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Can learning about stress help to relieve it?

by Andy Puddicombe

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When does your meditation start and when does it stop? Is that sense of awareness you get from your morning meditation something you carry with you throughout the day, or is it something you leave behind the minute you walk out the door to work? Well, if yesterday’s news about workplace stress is anything to go by, then there is now just one more reason to ensure that you carry that mindful awareness with you – wherever you go.

According to a CIPD report (that’s the Chartered Institute for Personnel and Development for anyone not familiar with that particular acronym), chronic stress is now the biggest cause of longterm sickness in the workplace – but then let’s be honest, it was always just a matter of time before it made it to the No1 spot. But now it’s official. And perhaps (just perhaps) that means that employers will finally start to take it seriously.

The causes of that stress just serve to underline that no matter how much we wish we could, we can’t control everything in our external environment. So, no matter whether it’s an angry boss, job security, long hours, increased responsibilities (or any of the other reasons mentioned in the report), ultimately it is up to us to deal with how we process the stress we feel.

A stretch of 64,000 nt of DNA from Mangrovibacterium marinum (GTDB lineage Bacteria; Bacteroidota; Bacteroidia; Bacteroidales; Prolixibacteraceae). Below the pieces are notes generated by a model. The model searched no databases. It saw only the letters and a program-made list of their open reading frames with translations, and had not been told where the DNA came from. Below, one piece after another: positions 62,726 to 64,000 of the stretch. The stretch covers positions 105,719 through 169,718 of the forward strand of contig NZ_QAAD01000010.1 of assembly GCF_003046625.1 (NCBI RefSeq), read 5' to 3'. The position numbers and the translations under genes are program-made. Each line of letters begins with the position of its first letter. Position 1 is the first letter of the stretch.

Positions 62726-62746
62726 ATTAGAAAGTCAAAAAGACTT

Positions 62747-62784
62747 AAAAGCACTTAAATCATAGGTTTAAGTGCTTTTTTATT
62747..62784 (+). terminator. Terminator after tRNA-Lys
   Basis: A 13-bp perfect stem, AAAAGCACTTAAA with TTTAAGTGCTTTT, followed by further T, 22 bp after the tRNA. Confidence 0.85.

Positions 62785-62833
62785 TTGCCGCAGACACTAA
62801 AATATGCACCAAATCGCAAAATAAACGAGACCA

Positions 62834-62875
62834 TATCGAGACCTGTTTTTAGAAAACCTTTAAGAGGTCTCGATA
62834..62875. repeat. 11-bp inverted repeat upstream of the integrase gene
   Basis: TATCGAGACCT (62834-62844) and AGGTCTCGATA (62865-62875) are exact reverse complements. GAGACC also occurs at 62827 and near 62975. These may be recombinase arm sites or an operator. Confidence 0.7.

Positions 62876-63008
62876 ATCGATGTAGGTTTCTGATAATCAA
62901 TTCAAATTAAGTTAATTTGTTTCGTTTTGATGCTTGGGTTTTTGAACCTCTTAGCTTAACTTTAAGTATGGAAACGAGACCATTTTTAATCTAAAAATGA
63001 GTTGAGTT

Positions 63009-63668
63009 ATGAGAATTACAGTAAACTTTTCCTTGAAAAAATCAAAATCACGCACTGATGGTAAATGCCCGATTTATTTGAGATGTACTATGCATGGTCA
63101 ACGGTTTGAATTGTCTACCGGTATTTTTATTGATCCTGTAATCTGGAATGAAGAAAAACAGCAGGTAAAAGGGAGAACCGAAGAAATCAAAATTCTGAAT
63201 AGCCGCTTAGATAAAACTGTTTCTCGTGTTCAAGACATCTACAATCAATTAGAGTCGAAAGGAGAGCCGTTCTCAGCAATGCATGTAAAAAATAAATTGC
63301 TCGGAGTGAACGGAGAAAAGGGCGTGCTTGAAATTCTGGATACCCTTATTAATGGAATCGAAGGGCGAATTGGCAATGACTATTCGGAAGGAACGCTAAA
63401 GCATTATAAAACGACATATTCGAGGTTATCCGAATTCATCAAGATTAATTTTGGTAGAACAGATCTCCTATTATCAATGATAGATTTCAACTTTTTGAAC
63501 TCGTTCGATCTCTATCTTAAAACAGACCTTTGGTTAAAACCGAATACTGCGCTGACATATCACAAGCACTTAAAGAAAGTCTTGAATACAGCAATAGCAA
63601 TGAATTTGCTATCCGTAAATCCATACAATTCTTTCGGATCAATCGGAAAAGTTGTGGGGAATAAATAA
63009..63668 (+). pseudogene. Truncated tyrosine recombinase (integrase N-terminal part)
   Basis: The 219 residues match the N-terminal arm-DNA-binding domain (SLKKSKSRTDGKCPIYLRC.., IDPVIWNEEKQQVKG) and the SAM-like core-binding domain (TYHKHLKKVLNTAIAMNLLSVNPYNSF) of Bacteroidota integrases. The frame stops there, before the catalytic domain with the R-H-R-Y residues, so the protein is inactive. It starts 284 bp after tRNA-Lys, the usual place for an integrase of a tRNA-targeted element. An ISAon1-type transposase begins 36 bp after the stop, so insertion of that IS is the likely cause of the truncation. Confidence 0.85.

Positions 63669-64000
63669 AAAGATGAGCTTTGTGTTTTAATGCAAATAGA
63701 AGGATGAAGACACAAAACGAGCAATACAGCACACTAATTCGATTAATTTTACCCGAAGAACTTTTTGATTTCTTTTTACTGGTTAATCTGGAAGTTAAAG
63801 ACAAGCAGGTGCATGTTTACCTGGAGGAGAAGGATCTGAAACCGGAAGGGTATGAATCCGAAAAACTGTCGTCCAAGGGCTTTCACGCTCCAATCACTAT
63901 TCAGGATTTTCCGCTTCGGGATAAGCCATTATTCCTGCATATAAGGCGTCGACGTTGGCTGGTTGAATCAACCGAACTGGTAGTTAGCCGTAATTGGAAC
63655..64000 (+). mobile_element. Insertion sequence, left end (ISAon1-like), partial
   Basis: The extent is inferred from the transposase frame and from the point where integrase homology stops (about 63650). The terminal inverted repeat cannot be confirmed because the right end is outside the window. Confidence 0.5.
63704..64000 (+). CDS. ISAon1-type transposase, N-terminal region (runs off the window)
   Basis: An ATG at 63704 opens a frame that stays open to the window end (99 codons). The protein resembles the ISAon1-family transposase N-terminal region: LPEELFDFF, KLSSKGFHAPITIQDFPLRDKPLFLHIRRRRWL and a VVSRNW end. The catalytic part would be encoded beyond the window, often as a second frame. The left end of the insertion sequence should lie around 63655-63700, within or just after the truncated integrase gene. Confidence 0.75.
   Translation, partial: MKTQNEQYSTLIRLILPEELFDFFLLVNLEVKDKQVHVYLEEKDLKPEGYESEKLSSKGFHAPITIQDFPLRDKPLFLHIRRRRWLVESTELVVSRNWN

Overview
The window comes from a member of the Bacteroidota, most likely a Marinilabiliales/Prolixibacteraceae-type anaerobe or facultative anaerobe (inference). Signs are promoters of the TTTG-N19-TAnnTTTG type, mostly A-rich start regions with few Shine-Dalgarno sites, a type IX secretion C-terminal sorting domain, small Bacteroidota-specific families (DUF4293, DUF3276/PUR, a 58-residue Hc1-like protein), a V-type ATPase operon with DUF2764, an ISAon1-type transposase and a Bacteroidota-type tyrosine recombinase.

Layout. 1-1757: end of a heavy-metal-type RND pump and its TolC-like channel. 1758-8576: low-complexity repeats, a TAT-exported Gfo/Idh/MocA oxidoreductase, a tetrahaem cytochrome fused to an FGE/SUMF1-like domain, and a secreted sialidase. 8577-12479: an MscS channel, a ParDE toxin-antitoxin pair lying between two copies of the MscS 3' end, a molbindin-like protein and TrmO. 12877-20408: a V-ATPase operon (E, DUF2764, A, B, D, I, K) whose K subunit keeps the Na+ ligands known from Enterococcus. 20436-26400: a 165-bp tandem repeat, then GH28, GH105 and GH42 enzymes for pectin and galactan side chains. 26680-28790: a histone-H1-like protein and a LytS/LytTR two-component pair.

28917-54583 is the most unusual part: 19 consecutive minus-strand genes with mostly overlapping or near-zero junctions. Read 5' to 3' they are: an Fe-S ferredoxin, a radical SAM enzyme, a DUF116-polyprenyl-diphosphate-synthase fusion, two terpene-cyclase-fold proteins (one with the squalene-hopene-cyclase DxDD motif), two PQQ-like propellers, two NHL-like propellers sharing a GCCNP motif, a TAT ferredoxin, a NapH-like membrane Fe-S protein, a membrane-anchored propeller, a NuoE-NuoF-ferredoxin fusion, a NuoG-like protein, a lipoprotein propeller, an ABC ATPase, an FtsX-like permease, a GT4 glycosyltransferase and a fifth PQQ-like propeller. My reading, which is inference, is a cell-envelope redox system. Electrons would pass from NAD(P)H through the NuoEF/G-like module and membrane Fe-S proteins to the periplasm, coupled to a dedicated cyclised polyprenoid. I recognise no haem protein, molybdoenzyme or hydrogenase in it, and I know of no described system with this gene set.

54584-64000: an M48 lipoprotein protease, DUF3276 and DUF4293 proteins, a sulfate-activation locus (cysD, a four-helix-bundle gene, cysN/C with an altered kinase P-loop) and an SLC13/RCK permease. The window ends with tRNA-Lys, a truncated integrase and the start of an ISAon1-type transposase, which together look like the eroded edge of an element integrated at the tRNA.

So, we can keep telling ourselves “I’m stressed, I’m stressed, I’m stressed” and thereby ensure that’s the way we feel, or we can take a slightly different perspective and use our new found awareness to be curious. So, is stress a physical feeling? Is it an emotional feeling? Is it a story in the mind? Is it a combination of all three and if so, which one starts it all off? If you take the time to get to know stress (through the application of mindfulness), then it can start to look like an altogether different beast. In fact, strange as it may sound, stress might even turn out to be your friend.

Andy Puddicombe

Andy Puddicombe is a meditation and mindfulness expert. An accomplished presenter and writer, Andy is the voice of all things Headspace. In his early twenties, midway through a university degree in Sports Science, Andy made the unexpected decision to travel to the Himalayas to study meditation instead. It was the beginning of a ten-year journey which took him around the world, culminating with ordination as a Tibetan Buddhist monk in Northern India. His transition back to lay life in 2004 was no less extraordinary. Training briefly at Moscow State Circus, he returned to London where he completed a degree in Circus Arts with the Conservatoire of Dance and Drama, whilst drawing up the early plans for what was later to become Headspace.